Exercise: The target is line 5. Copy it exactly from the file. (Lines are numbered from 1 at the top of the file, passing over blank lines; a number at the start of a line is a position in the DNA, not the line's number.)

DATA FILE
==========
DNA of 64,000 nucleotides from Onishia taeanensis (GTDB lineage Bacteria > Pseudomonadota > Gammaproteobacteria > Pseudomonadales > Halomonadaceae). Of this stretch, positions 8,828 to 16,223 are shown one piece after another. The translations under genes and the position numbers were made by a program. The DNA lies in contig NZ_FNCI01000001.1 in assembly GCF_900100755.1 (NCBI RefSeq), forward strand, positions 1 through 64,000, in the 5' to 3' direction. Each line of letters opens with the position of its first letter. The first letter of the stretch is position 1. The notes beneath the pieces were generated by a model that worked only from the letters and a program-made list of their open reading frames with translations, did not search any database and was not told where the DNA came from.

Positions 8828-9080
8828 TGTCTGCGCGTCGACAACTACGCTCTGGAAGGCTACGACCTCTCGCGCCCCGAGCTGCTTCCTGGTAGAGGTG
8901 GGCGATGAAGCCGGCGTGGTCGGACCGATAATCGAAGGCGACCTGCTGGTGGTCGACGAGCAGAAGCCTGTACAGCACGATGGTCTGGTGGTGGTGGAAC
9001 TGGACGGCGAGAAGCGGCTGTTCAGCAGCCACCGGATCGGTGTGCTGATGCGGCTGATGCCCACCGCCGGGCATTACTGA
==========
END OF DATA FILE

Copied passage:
9001 TGGACGGCGAGAAGCGGCTGTTCAGCAGCCACCGGATCGGTGTGCTGATGCGGCTGATGCCCACCGCCGGGCATTACTGA